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OLSON: Shrinking school budgets result in mad dash for cash
Question of the Day
For decades, the nation’s teachers unions have billed themselves as the defenders of public education. The National Education Association and the American Federation of Teachers have continually pressed for ever greater amounts of kindergarten-through-12th-grade funding, assuring taxpayers it was all to benefit the children - even when static test scores told a different story.
And so the country embarked on a years-long K-12 spending binge. Teacher salaries and benefit plans swelled, eating up huge portions of school budgets. School boards and administrators must have known the spending was ridiculously high, but it kept the unions quiet, so they played along.
But the go-go ‘90s and early 2000s have given way to this new, no-go decade that finds state and school budgets with a severe case of atrophy. Now that many schools are in deep financial distress, taxpayers are able to gauge how much the teachers unions really care about the students. This is the moment of truth.
Instead of offering givebacks to help their school districts survive, teachers unions are scrambling to preserve all of their perks and payouts. In their mad dash for cash, some teachers unions have taken to knocking over students who dare come between them and their place at the public trough. Such scenarios are occurring every week in communities all across the country. Here are a few recent examples:
c In Kansas, the Lawrence Education Association is demanding a $1,500 pay raise for all teachers even as the district grapples with $3 million less in state aid. When school officials discovered that reduced health insurance costs would enable them to offer union members a one-time $500 pay raise instead of the requested $1,500 raise, LEA’s lead negotiator blasted the district, saying, “That’s our money. If the insurance costs less, we should be able to get better insurance or something else because that money is already ours.”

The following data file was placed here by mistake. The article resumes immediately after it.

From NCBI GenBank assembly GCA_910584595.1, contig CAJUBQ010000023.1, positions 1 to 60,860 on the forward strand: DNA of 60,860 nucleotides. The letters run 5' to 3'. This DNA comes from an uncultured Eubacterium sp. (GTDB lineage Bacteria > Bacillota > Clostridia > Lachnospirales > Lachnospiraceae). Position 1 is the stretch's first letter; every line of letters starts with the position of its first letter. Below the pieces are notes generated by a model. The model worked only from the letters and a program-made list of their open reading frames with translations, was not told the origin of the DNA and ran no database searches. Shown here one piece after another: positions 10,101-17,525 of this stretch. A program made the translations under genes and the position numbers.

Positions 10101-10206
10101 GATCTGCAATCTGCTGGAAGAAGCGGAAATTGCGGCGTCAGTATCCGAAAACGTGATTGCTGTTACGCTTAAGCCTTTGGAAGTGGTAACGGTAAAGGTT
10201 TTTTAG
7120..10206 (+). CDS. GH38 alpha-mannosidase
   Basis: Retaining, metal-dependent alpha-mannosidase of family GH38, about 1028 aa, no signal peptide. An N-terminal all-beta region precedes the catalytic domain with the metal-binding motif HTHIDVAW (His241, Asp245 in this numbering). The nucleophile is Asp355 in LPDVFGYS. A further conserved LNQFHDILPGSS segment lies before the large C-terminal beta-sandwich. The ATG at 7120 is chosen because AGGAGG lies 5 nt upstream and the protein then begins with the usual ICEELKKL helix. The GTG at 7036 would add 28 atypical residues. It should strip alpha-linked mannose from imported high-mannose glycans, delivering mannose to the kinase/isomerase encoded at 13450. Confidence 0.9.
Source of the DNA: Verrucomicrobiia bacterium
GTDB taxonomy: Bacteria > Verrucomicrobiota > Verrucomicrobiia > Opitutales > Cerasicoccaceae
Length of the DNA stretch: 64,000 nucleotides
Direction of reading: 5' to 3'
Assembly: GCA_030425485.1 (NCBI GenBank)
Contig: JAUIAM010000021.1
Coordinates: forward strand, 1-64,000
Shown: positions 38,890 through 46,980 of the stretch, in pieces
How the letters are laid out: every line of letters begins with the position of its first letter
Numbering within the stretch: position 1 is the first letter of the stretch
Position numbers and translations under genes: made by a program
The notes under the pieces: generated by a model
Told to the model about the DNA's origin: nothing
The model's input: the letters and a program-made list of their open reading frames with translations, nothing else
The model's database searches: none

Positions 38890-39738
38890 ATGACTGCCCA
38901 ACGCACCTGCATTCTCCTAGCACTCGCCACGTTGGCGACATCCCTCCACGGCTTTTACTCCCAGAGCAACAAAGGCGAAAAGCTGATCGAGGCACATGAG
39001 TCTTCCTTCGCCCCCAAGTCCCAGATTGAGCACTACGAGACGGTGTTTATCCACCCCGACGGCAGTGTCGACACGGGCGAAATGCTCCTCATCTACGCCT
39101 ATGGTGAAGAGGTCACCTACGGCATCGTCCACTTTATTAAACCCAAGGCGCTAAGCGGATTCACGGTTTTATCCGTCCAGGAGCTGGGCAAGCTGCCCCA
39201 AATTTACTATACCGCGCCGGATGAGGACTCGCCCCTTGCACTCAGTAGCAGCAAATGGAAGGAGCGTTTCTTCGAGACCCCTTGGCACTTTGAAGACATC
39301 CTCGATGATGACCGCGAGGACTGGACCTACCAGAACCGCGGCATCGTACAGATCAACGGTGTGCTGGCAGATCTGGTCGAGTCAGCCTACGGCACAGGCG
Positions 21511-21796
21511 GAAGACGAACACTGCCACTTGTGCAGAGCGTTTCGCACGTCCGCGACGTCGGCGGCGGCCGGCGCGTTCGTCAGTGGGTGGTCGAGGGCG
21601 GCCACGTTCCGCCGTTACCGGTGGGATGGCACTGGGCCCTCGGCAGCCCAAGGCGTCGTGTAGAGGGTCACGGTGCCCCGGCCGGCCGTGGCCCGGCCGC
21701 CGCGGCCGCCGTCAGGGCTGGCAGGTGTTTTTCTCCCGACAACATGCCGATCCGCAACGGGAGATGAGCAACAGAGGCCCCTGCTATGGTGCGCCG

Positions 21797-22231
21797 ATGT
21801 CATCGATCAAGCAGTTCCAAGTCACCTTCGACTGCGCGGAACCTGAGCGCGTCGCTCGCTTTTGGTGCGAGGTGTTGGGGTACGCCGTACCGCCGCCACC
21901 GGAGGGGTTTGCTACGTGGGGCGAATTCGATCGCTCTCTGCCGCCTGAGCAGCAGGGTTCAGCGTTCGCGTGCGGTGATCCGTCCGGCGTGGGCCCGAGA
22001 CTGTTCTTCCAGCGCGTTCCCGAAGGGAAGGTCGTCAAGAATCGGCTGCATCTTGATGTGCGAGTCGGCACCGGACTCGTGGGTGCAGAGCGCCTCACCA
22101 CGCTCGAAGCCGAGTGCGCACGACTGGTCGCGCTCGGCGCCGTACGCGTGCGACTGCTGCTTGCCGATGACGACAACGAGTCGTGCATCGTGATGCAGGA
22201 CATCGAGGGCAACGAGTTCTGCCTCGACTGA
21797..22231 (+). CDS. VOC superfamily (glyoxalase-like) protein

c In Oregon, the Redmond Education Association wants a 1.8 percent cost-of-living raise beginning in March 2012 despite the school district’s $8 million budget deficit. To pay for the raises, the union wants to cut the school year by eight days, three of which would be class days. The REA is willing for the students to get less education as long as the union gets its pay raise.
c In Virginia, the Floyd County School Board cut 3 1/2 jobs (including a part-time school nurse and a truancy-social-work director) in order to give unionized teachers a pay raise.
c In Pennsylvania, the Allentown Education Association voted against accepting a pay freeze that would have saved dozens of teaching jobs. Partly as a result of the union’s self-centeredness, the district recently gave layoff notices to 165 teachers. Class sizes are expected to swell even as academic offerings (such as art, music, library and physical education) shrink for students.
c Also in Oregon, the Medford School District needs to fill its $12 million budget gap and is considering a plan that would increase pay-to-play fees for student athletes and restrict team travel as a way of reducing transportation costs. Meanwhile, teachers are enjoying (in the district’s own words) “liberal personnel benefits,” such as automatic step raises and “generous benefits at District expense,” including “hospital/medical/dental/vision care insurance, tuition reimbursement, sick leave, sabbatical leave [and] personal leave.”
c In Michigan, the Traverse City Education Association rejected a proposal from school administrators that would have saved dozens of teacher layoffs. Instead, the union wants a 1.75 percent pay raise and no changes to its health benefits. Increased class sizes and decreased academic offerings are expected, and the union clearly doesn’t care.
One good thing that has come out of the bad economy is that teachers unions have been unmasked for the greedy, self-serving groups that they are. The unions are ready to lash out at anyone who threatens their financial interests. That includes students.
Teachers unions have the right to fight for their members’ financial self-interests, but they should spare us the silly masquerade that they are advocates for the children. It’s just not believable anymore.
Kyle Olson is CEO of the Education Action Group.
© Copyright 2014 The Washington Times, LLC. Click here for reprint permission.
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